Free translations wanted by Adobe (2010 revenue $943,000,000). Adobe is offering “participants an opportunity to translate [for free] Adobe TV Acrobat videos into any language.”
“We’re looking for individuals who can translate Adobe TV Acrobat video content, while maintaining the tone and personality of the original speaker,” writes Lori DeFurio, Group Product Marketing Manager, Acrobat Solutions, on the Acrobat Blog. And did I mention that you have to contribute your services for free? “Adobe TV translators are volunteers and anyone can apply to translate.” So, since you are contributing your services for free, you can imagine the rigorous standards that must apply.
Question number one: “Do you know more than one language? If so, you’d be perfect for the Adobe TV Acrobat Community Translation project!” Wow. That was easy. “Once you’re approved, you can translate as many videos as you’d like.” For nothing.
But wait, I’m being unfair. Even though you have to translate for free, its not for nothing. “We’re giving away small prizes like iTune cards for the great work being produced by our translators.” Double Wow. (That is such a great idea that I’m going to have a contest too. See below for details.) ”The more videos you translate, the better! …for every video each volunteer works on, he or she earns 50 Adobe TV points. Translators with at least 2,000 Adobe TV points will be featured in the Translator Showcase coming soon.” So save those box tops, kids. Work for free on 40 videos and you get showcased. Triple Wow! But kind of a bummer for you translators who work for a living, because your unreasonable demands for compensation exclude you from this most excellent competition. So I’ve got an alternative contest for those of you lost in translation. Go to the Adobe blog, or anywhere else for that matter, and post a comment, then send me the link. Whoever has the best comment will get the cheapest iTunes card I can find as a special prize. Post 40 such comments and you will get a showcase on TranslationGuy. And best of all, you don’t have to translate a single line for free!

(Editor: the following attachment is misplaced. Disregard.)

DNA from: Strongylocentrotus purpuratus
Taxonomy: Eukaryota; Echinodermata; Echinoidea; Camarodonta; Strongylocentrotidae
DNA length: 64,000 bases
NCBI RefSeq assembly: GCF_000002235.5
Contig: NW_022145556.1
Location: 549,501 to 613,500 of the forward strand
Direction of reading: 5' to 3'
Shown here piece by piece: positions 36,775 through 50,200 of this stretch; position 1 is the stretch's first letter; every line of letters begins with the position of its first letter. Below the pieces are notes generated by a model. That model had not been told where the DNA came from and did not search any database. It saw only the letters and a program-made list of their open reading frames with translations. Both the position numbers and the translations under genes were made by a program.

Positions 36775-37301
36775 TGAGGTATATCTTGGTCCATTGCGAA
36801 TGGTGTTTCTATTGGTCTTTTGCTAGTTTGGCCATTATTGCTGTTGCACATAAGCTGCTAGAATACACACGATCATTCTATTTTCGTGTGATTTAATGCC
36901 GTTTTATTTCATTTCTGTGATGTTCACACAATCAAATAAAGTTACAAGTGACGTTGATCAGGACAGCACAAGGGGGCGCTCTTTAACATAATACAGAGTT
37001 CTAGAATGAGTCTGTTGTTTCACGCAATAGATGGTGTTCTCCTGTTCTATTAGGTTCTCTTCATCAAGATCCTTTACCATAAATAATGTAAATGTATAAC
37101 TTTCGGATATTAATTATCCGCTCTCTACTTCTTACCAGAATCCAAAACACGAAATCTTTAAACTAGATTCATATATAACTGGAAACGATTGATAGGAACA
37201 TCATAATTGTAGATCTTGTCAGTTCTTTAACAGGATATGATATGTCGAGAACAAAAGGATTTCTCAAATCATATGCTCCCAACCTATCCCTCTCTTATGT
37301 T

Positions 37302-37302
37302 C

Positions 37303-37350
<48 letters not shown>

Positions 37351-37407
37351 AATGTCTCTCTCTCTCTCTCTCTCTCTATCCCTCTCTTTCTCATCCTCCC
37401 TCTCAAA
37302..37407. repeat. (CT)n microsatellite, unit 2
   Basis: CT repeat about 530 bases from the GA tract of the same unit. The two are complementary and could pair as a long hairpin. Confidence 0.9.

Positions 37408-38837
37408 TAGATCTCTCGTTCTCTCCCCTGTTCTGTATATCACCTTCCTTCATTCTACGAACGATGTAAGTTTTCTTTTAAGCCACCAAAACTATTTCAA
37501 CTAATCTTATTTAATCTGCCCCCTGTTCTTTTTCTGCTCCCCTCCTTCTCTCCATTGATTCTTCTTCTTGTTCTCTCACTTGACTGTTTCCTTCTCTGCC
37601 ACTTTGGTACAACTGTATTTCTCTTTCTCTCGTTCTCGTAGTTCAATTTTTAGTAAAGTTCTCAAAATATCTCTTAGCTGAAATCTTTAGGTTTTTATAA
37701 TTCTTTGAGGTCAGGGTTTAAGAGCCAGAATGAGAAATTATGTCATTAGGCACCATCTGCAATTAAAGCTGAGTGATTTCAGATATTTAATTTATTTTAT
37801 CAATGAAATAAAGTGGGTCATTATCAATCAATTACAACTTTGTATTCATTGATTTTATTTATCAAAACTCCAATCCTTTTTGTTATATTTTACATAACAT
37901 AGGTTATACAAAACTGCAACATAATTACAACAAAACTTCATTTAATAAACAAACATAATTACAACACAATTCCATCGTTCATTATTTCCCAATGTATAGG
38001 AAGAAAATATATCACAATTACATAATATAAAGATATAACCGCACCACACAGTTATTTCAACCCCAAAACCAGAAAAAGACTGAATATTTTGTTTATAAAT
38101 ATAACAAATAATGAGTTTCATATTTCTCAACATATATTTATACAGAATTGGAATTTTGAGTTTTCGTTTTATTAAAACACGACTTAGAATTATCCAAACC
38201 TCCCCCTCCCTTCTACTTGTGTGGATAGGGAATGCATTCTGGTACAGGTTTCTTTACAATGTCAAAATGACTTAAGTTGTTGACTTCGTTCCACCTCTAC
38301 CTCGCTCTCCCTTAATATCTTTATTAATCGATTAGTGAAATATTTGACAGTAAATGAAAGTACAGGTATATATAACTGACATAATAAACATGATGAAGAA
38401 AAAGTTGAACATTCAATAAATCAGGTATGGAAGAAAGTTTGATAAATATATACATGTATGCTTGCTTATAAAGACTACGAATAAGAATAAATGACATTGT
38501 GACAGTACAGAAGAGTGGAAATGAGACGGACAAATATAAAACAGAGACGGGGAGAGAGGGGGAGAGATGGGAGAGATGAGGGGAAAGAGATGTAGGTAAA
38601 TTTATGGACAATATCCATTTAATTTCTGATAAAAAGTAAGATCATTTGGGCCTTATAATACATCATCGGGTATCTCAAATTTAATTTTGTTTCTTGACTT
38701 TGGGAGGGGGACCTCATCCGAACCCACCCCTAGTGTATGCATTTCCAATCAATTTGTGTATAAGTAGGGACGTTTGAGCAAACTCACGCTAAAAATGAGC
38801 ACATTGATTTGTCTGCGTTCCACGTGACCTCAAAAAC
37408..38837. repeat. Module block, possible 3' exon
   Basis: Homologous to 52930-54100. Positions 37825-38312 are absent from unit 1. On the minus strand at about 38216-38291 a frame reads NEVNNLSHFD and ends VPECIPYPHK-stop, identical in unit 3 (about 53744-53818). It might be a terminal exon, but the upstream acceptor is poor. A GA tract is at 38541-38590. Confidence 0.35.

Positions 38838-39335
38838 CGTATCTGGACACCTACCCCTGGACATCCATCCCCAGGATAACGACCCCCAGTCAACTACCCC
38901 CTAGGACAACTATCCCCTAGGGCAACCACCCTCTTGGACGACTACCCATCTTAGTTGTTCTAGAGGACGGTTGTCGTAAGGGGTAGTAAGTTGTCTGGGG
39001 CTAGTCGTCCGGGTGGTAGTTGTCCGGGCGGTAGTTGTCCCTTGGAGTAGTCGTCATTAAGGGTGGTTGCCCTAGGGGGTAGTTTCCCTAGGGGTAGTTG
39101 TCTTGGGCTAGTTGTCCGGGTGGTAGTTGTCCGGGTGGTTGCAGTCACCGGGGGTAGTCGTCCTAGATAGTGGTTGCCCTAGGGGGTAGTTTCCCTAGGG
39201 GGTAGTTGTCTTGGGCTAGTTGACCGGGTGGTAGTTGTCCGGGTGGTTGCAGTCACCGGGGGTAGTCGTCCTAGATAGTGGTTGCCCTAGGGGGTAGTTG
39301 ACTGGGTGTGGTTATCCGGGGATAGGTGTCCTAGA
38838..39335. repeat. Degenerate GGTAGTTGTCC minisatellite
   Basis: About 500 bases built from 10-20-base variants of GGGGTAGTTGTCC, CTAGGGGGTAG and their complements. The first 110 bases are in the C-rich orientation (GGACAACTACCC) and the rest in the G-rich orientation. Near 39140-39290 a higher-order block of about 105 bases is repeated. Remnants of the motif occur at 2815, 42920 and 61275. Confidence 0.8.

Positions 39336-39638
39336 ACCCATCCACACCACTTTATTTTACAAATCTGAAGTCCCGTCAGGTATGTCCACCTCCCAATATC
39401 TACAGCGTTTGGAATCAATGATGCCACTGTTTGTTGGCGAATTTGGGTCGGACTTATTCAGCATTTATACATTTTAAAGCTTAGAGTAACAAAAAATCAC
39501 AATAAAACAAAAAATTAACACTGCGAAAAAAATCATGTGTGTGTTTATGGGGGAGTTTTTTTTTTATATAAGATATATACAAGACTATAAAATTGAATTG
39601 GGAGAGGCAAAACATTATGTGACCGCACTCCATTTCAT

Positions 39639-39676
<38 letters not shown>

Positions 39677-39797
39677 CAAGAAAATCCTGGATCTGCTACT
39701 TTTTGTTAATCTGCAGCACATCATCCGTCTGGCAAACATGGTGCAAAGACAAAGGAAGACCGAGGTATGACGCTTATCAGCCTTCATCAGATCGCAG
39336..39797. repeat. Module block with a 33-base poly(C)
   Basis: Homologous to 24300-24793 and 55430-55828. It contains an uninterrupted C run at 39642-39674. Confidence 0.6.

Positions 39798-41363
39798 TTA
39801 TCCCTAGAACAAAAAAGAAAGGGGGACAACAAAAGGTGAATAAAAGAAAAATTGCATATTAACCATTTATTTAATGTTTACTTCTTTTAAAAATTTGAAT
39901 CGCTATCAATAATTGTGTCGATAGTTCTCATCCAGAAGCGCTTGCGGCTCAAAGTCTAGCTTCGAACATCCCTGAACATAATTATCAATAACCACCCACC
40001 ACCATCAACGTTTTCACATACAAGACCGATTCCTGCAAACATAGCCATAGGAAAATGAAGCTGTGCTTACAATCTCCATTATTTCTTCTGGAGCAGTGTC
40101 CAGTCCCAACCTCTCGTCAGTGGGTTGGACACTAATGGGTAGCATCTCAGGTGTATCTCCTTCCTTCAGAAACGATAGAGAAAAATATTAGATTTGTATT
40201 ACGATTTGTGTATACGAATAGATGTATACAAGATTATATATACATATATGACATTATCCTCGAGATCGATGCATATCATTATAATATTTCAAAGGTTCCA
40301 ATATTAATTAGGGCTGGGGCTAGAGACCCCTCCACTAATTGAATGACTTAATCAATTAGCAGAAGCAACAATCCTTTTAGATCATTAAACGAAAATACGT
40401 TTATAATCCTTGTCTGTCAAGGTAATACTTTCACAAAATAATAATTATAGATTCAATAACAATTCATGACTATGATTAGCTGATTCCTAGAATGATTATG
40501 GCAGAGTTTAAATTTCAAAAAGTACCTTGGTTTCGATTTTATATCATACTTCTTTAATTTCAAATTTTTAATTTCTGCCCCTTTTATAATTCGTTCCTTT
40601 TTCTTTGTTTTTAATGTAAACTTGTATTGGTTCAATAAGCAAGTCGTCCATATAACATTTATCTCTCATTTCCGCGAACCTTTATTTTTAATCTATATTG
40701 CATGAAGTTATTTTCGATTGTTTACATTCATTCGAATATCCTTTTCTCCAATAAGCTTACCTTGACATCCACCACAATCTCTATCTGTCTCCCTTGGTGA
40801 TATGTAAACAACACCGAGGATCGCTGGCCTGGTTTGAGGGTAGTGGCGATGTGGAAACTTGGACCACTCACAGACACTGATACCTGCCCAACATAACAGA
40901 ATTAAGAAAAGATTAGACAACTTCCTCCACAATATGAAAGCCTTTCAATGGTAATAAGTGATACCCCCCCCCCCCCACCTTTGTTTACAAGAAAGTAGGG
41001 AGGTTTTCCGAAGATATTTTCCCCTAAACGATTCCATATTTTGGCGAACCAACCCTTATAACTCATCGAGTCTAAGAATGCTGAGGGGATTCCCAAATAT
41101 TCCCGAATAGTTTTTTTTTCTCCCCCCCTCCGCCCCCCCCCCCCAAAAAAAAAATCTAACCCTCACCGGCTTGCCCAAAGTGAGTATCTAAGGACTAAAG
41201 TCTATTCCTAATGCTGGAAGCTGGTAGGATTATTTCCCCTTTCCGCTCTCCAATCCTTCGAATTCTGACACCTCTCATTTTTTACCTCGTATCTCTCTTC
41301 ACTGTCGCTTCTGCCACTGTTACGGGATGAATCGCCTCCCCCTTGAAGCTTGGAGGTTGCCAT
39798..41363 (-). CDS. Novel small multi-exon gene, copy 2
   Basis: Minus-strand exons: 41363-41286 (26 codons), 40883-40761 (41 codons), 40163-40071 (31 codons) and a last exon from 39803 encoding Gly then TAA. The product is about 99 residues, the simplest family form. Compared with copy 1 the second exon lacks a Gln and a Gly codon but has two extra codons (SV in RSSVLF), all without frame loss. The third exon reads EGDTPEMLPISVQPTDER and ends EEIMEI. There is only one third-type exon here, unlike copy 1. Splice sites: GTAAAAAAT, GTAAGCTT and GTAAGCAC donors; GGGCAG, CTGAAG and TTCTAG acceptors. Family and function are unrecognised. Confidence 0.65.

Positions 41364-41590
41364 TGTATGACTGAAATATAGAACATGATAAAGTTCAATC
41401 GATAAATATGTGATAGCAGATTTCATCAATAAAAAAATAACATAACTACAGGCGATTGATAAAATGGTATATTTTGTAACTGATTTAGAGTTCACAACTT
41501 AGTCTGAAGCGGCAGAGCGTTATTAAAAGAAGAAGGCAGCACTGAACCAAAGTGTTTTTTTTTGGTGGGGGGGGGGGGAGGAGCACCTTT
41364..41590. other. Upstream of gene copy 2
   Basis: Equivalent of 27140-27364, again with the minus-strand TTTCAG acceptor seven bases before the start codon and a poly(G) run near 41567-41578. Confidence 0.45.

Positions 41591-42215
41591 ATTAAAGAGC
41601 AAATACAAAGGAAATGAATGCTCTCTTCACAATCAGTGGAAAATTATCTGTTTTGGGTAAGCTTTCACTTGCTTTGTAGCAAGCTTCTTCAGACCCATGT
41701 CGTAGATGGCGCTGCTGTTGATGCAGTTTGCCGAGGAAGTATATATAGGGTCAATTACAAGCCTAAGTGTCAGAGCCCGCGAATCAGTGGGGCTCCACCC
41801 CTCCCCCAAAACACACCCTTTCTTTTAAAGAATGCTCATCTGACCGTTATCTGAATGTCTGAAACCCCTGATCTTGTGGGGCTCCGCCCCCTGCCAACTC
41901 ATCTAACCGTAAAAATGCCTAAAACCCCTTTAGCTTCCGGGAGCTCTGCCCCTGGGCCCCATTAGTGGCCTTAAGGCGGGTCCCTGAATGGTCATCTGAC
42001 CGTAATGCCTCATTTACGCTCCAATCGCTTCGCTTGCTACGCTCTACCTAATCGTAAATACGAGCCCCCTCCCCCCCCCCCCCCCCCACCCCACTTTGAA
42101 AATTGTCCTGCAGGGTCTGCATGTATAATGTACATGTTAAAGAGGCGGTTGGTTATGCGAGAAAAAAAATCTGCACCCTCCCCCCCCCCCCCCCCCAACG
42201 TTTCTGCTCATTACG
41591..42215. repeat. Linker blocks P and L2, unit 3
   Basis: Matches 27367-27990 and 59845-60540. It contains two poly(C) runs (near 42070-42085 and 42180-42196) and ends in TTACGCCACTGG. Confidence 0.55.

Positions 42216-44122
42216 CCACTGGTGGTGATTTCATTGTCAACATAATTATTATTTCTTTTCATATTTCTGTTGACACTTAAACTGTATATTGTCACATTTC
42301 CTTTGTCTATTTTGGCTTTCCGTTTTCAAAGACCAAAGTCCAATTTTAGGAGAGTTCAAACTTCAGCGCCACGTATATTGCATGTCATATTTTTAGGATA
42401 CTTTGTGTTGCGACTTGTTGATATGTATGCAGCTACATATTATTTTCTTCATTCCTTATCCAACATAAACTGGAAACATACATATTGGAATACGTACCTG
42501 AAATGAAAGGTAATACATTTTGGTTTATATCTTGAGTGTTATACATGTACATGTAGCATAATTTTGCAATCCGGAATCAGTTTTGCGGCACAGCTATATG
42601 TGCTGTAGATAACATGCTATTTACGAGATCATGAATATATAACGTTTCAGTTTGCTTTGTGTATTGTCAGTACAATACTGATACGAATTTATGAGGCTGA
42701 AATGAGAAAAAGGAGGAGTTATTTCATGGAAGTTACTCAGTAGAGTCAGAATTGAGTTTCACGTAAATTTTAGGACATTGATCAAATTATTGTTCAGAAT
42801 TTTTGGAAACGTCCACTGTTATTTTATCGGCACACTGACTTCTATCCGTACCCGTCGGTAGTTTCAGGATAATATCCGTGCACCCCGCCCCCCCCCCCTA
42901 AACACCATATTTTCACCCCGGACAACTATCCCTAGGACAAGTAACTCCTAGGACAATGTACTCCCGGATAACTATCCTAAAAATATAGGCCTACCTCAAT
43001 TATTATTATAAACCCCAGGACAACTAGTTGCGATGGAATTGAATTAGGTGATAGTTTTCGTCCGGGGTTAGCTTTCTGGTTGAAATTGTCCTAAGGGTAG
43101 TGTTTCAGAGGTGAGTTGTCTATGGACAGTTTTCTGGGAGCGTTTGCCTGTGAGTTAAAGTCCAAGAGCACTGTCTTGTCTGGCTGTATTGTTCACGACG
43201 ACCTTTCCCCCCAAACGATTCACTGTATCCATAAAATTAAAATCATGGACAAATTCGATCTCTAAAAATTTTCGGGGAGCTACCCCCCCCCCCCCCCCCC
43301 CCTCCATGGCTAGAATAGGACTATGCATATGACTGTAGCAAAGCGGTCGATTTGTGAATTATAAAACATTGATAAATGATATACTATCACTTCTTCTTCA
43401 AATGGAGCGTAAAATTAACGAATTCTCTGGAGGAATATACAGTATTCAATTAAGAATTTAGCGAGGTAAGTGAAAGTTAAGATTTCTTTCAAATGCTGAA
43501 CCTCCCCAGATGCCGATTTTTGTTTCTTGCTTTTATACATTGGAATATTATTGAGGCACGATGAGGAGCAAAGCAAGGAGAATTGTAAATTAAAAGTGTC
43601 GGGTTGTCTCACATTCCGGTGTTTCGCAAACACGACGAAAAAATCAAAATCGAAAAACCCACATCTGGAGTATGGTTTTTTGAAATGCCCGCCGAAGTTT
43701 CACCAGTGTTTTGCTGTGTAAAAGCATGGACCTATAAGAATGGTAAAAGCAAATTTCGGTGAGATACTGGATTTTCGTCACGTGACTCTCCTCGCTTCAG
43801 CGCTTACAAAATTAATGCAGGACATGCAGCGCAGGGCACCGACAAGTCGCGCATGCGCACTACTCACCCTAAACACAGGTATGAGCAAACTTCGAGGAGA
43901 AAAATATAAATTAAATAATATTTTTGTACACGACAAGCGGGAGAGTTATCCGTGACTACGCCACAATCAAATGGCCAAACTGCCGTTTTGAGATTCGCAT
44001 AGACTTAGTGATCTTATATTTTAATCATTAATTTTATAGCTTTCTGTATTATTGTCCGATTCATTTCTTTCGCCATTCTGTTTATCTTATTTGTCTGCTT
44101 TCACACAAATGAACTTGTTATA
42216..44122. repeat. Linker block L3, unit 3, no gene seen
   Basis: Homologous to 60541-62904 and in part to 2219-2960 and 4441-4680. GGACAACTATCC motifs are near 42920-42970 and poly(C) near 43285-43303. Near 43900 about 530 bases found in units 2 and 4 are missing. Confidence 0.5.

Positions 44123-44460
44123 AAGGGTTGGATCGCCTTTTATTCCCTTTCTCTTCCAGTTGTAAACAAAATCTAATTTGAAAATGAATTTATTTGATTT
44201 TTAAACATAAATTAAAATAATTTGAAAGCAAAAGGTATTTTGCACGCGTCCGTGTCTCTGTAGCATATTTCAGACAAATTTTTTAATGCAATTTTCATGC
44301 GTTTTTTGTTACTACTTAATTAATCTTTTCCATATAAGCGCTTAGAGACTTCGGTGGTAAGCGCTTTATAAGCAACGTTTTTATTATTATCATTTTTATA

I should add that this offer from Adobe to allow translators to work for free is restricted to Adobe tutorials. So the reason Adobe figures they don’t have to pay for this translation is because it’s only customer support. Customer service guys have discovered that users do better as user guides and tutorials than the guys who designed them. Plus it’s a lot cheaper if you can get people to write your documentation for you, especially if you melt down our UI every time you launch a new version. So by that logic, makes sense that volunteers can translate for them for free also. Perfect opportunity for translators who devote their public service efforts to helping Adobe’s bottom line rather than servicing the public, you know, for health information in underserved communities, world peace, etc., stuff like that.